9. Di Marzo, V., De Petrocellis, L., Sugiura, T., & Waku, K. (1996). Potential biosynthetic connections between the two cannabimimetic eicosanoids, anandamide and 2-arachidonoyl-glycerol, in mouse neuroblastoma cells. Biochemical and biophysical research communications, 227(1), 281–288.

  10. Chester, L. A., Englund, A., Chesney, E., Oliver, D., Wilson, J., Sovi, S., Dickens, A. M., Oresic, M., Linderman, T., Hodsoll, J., Minichino, A., Strang, J., Murray, R. M., Freeman, T. P., & McGuire, P. (2022). Effects of Cannabidiol and Delta-9-Tetrahydrocannabinol on Plasma Endocannabinoid Levels in Healthy Volunteers: A Randomized Double-Blind Four-Arm Crossover Study. Cannabis and cannabinoid research, 10.1089/can.2022.0174. Advance online publication.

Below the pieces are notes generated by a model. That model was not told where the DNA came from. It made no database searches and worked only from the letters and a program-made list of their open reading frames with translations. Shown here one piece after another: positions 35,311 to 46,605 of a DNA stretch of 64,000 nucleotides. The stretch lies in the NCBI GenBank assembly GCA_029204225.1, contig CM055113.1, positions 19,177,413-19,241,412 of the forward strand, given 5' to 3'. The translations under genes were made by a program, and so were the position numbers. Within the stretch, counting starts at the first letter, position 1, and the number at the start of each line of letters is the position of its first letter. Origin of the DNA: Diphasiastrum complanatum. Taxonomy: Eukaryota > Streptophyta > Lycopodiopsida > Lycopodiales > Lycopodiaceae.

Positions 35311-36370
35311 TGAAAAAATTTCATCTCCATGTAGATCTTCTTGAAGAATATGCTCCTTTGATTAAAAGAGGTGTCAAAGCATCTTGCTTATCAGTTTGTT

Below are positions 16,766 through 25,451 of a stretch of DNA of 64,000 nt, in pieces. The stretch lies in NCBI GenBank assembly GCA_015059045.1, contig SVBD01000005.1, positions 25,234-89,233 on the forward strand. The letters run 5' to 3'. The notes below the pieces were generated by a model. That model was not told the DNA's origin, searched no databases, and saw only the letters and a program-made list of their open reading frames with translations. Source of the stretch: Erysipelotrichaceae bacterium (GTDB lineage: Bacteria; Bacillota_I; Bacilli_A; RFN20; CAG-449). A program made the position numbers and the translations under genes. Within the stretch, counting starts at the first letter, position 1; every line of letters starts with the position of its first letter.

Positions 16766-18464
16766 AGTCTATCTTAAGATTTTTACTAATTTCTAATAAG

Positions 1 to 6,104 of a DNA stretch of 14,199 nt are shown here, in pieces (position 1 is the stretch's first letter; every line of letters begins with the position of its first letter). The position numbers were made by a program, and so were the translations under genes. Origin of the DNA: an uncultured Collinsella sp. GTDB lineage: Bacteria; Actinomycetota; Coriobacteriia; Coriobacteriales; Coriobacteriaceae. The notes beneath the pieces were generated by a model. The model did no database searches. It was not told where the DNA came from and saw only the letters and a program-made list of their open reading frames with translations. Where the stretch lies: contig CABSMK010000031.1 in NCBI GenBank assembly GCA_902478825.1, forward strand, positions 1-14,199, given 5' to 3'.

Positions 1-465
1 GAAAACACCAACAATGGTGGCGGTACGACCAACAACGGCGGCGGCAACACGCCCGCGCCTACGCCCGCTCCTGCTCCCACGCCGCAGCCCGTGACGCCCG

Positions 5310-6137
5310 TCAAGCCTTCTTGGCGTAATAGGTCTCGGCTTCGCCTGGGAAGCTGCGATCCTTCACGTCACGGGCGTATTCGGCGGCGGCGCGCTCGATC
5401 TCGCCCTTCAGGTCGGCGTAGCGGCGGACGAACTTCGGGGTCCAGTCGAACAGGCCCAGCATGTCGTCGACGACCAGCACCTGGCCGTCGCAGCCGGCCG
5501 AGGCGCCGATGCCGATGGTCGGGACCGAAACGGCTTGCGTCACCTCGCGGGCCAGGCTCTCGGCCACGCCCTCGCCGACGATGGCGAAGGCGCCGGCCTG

11. Deutsch, D. G., & Chin, S. A. (1993). Enzymatic synthesis and degradation of anandamide, a cannabinoid receptor agonist. Biochemical pharmacology, 46(5), 791–796.

  12. Cravatt, B., Giang, D., Mayfield, S. et al. Molecular characterization of an enzyme that degrades neuromodulatory fatty-acid amides. Nature 384, 83–87 (1996).

  13. Di Marzo, V., & Maccarrone, M. (2008). FAAH and anandamide: is 2-AG really the odd one out?. Trends in pharmacological sciences, 29(5), 229–233.

  14. Gasperi, V., Fezza, F., Spagnuolo, P., Pasquariello, N., & Maccarrone, M. (2005). Further insights into the regulation of human FAAH by progesterone and leptin implications for endogenous levels of anandamide and apoptosis of immune and neuronal cells. Neurotoxicology, 26(5), 811–817.